Dating violence definition and statistics

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The devastating physical, emotional, and psychological consequences of domestic violence can cross generations and last a lifetime.

For anonymous, confidential help available 24/7, call the National Domestic Violence Hotline at 1-800-799-7233 (SAFE) or 1-800-787-3224 (TTY).

Abusers frequently continue to stalk, harass, threaten, and try to control the victim after the victim escapes.

In fact, the victim is often in the most danger directly following the escape of the relationship or when they seek help: 1/5 of homicide victims with restraining orders are murdered within two days of obtaining the order; 1/3 are murdered within the first month.2 Unfair blame is frequently put upon the victim of abuse because of assumptions that victims choose to stay in abusive relationships.

Witnessing violence has been associated with decreased school attendance and academic performance. The National Intimate Partner and Sexual Violence Survey (NISVS): 2010 Summary Report.

Further, teenage victims of dating violence are more likely than their non-abused peers to smoke, use drugs, engage in unhealthy dieting (e.g., taking diet pills or laxatives, vomiting to lose weight), engage in risky sexual behaviors, and attempt or consider suicide. Atlanta, GA: National Center for Injury Prevention and Control, Centers for Disease Control and Prevention.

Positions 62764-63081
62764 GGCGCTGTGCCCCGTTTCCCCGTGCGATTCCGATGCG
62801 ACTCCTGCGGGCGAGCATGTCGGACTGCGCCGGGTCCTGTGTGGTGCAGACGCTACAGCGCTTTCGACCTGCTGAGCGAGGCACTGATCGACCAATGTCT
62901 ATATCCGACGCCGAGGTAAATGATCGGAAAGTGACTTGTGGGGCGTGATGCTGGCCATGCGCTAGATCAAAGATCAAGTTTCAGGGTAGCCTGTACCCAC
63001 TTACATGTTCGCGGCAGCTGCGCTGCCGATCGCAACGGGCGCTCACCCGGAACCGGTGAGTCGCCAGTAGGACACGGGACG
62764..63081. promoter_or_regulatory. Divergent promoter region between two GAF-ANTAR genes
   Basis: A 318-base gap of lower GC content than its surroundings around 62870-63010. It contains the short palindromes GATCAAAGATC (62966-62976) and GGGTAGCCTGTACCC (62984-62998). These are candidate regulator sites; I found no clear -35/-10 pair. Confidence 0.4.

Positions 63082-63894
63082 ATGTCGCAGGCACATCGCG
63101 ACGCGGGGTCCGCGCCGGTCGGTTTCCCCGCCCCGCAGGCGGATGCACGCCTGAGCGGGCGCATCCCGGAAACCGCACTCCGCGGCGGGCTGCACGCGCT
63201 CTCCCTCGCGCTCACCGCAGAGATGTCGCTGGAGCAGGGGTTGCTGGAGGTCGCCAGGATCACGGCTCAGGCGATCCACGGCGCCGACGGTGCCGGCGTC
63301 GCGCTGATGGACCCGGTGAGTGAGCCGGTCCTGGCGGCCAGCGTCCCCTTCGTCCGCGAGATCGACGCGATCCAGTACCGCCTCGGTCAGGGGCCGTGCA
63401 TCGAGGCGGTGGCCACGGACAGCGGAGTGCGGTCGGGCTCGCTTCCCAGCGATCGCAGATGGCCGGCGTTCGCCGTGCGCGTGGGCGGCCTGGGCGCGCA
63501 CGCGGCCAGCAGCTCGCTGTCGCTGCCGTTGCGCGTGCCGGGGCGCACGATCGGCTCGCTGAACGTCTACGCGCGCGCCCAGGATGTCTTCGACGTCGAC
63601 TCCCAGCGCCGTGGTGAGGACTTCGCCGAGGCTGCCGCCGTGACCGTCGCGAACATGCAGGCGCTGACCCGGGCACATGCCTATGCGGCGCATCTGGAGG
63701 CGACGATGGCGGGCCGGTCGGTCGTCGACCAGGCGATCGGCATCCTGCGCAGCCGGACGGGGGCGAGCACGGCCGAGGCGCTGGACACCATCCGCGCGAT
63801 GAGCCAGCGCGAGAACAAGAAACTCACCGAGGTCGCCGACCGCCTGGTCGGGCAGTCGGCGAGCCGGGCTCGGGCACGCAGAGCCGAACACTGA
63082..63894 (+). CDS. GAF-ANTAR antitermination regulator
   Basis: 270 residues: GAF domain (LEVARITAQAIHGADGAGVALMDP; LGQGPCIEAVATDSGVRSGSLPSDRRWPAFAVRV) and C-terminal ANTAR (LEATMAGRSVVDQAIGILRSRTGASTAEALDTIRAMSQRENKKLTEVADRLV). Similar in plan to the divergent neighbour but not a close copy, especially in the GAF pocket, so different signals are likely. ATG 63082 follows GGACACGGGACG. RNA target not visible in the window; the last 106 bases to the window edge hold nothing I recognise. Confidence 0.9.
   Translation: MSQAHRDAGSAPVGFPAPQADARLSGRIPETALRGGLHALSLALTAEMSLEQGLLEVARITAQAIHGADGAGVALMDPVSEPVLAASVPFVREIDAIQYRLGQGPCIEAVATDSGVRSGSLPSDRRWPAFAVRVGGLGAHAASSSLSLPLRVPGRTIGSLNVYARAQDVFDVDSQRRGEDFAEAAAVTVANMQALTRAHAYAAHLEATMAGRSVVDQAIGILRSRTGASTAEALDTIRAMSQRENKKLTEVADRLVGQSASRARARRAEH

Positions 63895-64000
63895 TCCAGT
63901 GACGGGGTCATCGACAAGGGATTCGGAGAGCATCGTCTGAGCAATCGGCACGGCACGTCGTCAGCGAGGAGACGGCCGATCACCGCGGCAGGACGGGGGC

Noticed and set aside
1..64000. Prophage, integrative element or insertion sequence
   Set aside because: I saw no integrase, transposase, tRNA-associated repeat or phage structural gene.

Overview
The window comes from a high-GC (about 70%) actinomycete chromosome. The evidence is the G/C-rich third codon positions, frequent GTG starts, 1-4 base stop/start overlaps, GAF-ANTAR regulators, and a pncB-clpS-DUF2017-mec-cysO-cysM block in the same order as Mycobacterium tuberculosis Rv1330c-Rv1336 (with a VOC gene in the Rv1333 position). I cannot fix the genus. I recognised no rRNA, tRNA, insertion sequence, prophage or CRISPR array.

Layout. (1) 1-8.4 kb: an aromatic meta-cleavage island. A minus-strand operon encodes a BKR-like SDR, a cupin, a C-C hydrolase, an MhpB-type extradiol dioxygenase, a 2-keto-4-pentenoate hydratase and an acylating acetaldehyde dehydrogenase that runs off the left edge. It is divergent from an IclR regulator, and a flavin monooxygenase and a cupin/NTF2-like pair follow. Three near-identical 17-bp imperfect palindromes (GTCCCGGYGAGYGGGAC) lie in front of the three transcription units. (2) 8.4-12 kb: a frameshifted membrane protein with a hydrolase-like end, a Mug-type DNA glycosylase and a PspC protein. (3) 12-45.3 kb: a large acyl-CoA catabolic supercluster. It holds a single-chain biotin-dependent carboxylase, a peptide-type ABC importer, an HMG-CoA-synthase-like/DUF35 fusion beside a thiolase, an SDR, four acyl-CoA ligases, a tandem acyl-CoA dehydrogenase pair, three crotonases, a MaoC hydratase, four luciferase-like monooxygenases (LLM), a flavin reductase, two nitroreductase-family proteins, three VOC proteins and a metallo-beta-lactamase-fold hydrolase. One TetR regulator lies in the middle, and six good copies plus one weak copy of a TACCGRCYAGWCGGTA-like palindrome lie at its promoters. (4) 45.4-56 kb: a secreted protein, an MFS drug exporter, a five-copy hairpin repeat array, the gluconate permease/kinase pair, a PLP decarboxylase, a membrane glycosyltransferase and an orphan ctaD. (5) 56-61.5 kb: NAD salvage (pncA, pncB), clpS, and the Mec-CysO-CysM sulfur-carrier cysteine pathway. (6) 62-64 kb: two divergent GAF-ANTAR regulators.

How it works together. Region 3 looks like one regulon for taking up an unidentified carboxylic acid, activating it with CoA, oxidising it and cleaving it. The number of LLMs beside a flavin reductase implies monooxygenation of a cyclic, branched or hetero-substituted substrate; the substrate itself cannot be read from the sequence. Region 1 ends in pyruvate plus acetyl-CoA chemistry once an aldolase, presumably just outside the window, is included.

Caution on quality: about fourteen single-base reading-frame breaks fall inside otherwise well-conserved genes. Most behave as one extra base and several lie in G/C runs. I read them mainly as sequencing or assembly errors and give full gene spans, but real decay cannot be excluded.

Teen dating violence is defined as the physical, sexual or psychological/emotional violence within a dating relationship, as well as stalking.

It can occur in person or electronically and may occur between a current or former dating partner.

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Abuse may begin with behaviors that may easily be dismissed or downplayed such as name-calling, threats, possessiveness, or distrust.

The truth is, bringing an end to abuse is not a matter of the victim choosing to leave; it is a matter of the victim being able to safely their abuser, the abuser choosing to stop the abuse, or others (e.g., law enforcement, courts) holding the abuser accountable for the abuse they inflict.

For anonymous, confidential help available 24/7, call the National Domestic Violence Hotline at 1-800-799-7233 (SAFE) or 1-800-787-3224 (TTY) now.

Domestic violence does not always end when the victim escapes the abuser, tries to terminate the relationship, and/or seeks help.

Often, it intensifies because the abuser feels a loss of control over the victim.

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